University Of Texas Arlington Researchers Changing Garbage Disposal, Recycling To Generate Electricity And Reduce Landfills.
On its website, KTVT-TV Dallas (1/20, Thomas) reports University of Texas Arlington students and researchers from 27 countries are helping Denton Solid Waste and Recycling change how they dispose of garbage. Professor Sahadat Hossain says dry landfills prevent garbage from contaminating groundwater, but they take up space and the garbage does not decompose when water is absent. Hossain leads a team that is extracting trash from landfills, recycling materials that can be reused, and then placing the remaining garbage back into a landfill with water so that it can decompose in about 15 years and generate electricity in the process. While garbage decomposes it produces gas, which can be used to generate power. Denton General Manager Vance Kemler says, “It is a different concept that we think will become more commonplace in the future.” On its website, KXAS-TV Dallas (1/20, Ciesco) adds that the project at University of Texas Arlington is gaining global attention as a means for many countries to solve two problems at once: disposing of garbage and generating more power. Professor Hossain says, “We’re taking a problem and converting it into an asset.” Hossain’s students and research assistants from around the world believe the process could be beneficial in many of their home countries.
BAE Systems Provides STEM Grant To High School District.
South Jersey Local News (1/21) reports Lenape Regional High School District students have received “several 3-D printers” and “other technologically advanced systems” as part of a grant from BAE Systems to the district’s STEM program. Tony Contino, Program Manager/Department Manager, AEGIS TECHREP Engineering Support Services, BAE Systems, Inc., said that the company is “proud to partner with the Lenape Regional High School District to help inspire the next generation and ignite their passion for STEM.” Contino adds, “We look forward to continuing our partnership in 2016 and beyond.”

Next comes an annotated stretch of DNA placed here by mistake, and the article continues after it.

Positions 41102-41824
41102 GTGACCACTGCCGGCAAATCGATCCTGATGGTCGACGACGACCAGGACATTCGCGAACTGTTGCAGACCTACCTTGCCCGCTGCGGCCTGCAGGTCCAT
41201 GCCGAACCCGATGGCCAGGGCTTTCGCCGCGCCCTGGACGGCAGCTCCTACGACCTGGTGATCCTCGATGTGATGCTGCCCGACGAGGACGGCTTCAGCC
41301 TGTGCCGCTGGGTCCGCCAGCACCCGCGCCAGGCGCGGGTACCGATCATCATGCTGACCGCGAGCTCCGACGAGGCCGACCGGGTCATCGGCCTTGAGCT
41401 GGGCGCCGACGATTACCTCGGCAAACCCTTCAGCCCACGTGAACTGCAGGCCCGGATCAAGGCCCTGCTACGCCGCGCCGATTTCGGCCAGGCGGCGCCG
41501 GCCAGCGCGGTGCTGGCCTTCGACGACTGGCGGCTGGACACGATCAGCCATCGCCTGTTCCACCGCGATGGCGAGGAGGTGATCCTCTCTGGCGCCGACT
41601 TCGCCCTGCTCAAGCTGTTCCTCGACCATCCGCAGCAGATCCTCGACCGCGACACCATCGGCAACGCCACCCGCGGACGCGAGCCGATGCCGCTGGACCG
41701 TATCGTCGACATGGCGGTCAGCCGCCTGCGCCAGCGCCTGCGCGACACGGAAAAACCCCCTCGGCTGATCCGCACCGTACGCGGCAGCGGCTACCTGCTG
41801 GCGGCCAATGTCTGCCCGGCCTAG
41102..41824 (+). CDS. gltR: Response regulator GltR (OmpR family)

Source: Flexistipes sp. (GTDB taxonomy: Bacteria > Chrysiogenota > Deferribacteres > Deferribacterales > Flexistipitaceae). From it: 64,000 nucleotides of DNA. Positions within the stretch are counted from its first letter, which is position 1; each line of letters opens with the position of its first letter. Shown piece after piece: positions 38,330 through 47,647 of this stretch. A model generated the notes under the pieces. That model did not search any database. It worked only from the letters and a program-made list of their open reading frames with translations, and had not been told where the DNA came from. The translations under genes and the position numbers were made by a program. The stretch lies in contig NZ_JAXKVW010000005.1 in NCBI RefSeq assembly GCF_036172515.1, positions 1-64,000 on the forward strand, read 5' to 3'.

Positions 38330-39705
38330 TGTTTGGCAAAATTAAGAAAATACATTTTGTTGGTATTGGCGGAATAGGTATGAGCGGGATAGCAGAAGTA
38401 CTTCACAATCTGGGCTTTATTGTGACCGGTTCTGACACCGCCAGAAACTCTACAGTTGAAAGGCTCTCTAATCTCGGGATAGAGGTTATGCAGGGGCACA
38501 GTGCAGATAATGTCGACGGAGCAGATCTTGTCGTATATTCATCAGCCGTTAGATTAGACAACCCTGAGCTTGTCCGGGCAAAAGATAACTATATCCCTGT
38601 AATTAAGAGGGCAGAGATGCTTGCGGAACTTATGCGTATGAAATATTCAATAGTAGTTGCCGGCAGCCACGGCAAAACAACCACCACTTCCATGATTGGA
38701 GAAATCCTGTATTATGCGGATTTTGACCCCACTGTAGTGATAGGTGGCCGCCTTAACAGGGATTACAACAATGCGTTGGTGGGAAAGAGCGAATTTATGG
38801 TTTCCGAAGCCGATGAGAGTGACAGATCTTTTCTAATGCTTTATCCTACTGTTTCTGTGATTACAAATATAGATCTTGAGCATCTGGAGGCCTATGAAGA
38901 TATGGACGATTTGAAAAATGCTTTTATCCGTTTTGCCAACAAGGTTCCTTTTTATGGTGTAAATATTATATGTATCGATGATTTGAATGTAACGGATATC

The Camden (NJ) Courier Post (1/21, Whittaker) features a similar report.
Maryland Technical School Working To Improve Reputation Of Career And Technical Education.
The Maryland Coast Dispatch (1/21, Sharpe) reports administrators and teachers at Worcester Technical High School in Newark, Maryland are working to educate parents and potential students that career and technical education has changed. Worcester Tech Principal Caroline Bloxom says, “Let’s face it. Your momma and daddy’s vo-tech school did not include programs in engineering, biomedical science and interactive media production.” Bloxom and her associates are working to dispel negative stereotypes surrounding career and technical education by reaching out to the community and showing that the programs their school offers prepare students for well-paying careers in today’s world.
Minnesota STEM Program Teaches Preschool Students.
ABC Newspapers (MN) (1/21, Alveshere) reports two educators near the Twin Cities worked together to create the Anoka-Hennepin Early Childhood Family Education STEM classes, which ran for 15 weeks last fall. Preschool children attended the classes with their families and learned about STEM through activities and projects. In the last week’s class, participants built houses out of straw, sticks, and bricks to replicate the “Three Little Pigs” story, and students identified machine parts in the structures of the houses as well as a wagon that transported the pigs between them.
Thursday’s Lead Stories
• SpaceX, Two Other Firms To Build Hyperloop Mockups This Year.